Charter city proponents often look east for inspiration — to Asia and China’s Shenzhen city in particular. Shenzhen was China’s first SEZ and thanks to the reformist policies of president Deng Xiaoping in the late 1970s, evolved from being a fishing backwater to one of Asia’s leading financial and technological hubs. Its success served as a blueprint for similar, market-oriented reforms in specific areas across the country.
For African city developers who are inspired by Shenzhen’s story of radical transformation, CCI acts as an umbrella under which they can gather to lobby for rule changes within their own countries. CCI’s governance handbook itemises 16 areas that charter city developers and policy-makers must consider when creating a regulatory domain that allows for the establishment of effective charter cities. Key devolved areas include tax policy and administration, dispute resolution, and immigration policy.
Influential voices within the African tech community are emerging as important actors in the development of charter cities in the region. “It [recently] became clear that the current Zambian SEZ policy wasn’t written with the tech industry in mind,” says Mwiya Musokotwane, CEO of Thebe Investment Management — the developer of Nkwashi, a charter city under construction 36 kilometres east of Lusaka. “So, over the last few years, we’ve been lobbying to [make that change] and we’ve made significant traction.”
As fDi reported back in April, Mr Musokotwane and other Zambian tech entrepreneurs are seeking to make their country the preferred destination for venture capital-backed African tech businesses.
Another tech-inspired city under development is Talent City in Nigeria, the brainchild of Iyinoluwa Aboyeji, the co-founder of Andela and Flutterwave, two African tech ‘unicorns’ (companies valued at more than $1bn). Both Talent City and Nkwashi are part of CCI’s Next 50 African Cities Coalition, a network of African charter cities.
Other cities in the network include Alaro City in Nigeria, Kiswishi City in the Democratic Republic of Congo and Tatu City in Kenya, all being developed by Rendeavour, Africa’s biggest urban real estate developer, founded by the millionaire Stephen Jennings.
Victoria Delbridge, head of the Cities That Work programme at the International Growth Centre, is critical of the plans. She agrees with many of the issues identified by CCI and its supporters, but rejects the notion that giving political powers to private actors is the way to resolve Africa’s urbanisation ills. She questions why any national government would want a charter city in their country.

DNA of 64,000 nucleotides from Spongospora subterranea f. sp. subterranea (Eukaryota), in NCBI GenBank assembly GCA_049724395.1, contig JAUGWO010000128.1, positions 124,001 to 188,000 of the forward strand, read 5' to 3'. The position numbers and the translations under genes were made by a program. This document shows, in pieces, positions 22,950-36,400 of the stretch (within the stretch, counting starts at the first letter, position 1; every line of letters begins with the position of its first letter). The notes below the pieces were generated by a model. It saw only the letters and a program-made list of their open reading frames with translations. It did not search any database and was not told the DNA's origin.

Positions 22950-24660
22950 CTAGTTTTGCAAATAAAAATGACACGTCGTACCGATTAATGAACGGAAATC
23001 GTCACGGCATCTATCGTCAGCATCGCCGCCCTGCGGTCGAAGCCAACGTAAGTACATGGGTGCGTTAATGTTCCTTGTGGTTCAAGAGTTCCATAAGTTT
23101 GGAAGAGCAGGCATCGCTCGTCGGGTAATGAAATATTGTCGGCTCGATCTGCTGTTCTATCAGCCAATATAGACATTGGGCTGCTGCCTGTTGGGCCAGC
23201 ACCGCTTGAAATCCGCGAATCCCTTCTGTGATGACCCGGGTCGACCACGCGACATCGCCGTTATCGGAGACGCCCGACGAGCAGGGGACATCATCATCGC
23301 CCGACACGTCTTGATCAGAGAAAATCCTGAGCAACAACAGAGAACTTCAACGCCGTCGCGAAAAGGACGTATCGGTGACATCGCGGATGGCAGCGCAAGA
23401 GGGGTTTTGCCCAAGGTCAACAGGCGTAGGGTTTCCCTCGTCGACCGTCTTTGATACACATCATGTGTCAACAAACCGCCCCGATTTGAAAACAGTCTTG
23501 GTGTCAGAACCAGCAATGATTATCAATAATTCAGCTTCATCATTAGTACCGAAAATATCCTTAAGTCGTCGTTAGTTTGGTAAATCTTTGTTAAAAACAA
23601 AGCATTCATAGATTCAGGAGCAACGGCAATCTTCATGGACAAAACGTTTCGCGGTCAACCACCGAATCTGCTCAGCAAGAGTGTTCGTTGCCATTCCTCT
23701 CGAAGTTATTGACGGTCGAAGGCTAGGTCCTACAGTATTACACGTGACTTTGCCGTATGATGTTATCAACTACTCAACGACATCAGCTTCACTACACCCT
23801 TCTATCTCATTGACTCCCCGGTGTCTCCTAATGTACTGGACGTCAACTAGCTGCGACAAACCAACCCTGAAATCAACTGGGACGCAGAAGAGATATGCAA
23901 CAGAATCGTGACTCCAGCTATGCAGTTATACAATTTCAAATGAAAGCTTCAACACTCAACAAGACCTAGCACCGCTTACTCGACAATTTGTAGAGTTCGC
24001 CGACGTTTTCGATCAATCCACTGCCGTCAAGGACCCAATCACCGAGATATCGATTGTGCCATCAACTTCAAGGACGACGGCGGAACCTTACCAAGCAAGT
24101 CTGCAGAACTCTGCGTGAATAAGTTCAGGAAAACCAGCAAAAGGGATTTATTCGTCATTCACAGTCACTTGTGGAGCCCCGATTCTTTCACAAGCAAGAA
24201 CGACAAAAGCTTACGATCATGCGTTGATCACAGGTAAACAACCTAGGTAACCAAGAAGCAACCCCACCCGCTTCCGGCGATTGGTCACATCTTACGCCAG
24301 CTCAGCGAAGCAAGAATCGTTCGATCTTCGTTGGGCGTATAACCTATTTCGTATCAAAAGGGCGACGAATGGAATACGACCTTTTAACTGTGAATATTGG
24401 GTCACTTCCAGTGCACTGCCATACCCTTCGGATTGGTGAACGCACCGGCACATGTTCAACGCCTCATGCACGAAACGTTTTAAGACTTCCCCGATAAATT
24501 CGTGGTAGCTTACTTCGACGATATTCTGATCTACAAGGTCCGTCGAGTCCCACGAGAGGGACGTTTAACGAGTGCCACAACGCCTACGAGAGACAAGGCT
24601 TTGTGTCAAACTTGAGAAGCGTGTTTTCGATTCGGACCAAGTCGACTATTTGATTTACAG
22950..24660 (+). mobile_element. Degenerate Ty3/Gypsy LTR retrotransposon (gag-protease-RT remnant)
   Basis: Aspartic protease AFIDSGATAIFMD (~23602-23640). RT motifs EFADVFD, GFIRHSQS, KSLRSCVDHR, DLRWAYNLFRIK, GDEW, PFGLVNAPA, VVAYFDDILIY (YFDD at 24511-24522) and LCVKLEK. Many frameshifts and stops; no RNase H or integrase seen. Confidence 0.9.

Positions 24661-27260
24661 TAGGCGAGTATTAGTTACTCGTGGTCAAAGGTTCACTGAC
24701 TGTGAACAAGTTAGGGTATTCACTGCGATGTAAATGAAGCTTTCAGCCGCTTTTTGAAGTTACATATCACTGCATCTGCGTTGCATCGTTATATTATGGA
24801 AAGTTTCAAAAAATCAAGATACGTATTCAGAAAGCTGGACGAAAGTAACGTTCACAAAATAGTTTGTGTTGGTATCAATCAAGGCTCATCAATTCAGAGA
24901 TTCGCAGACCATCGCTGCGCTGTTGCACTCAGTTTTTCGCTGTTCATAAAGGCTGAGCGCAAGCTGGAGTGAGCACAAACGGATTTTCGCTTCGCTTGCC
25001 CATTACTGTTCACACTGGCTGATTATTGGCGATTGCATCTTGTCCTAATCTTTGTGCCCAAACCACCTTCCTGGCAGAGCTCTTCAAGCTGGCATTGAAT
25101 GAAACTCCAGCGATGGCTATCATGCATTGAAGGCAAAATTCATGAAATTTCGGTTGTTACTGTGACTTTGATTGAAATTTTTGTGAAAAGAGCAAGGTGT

“If a charter city succeeds, it makes the host country look bad because the government wasn’t able to make their other cities succeed. Equally, if it fails, the whole country [bears some of the risk],” she posits.
There is also the issue of optimal resource allocation. “With the scarce resources that are available to address the challenges and opportunities that rapid urbanisation brings, [the money being spent on charter cities] could be invested in solutions with existing cities,” she argues.
Ms Delbridge’s pushback reveals one of the problems inherent when assessing the likely success of charter cities. There are currently no completed, fully operational charter cities anywhere in the world, which makes it difficult to discuss the likely success of charter cities in Africa with any confidence. CCI’s emphasis on homegrown solutions can be viewed as sensible flexibility, but it also provides charter city advocates with wriggle room in debates, enabling them to always cite a new example as the exception that proves the rule.
In an upcoming book on the impact of cities on development and migration policies, Ms Delbridge writes: “In the unlikely event that a [political] settlement can be found [between governments and charter city builders], to enforce the agreed tenets of charter cities across political regime changes poses further threats to the continuity of rules and regulations.”
Honduras’s recent decision to repeal its charter city law after president Manuel Zelaya was ousted proves this point: one that charter city advocates ignore at their peril. Meanwhile, the challenges facing Africa’s cities continue. Migration, climate change and economic slowdown are problems that all need solving. It remains to be seen what policy decisions African governments make in response to the charter city movement’s overtures.
This article first appeared in the December 2022/January 2023 print edition of fDi Intelligence. View a digital edition of the magazine here.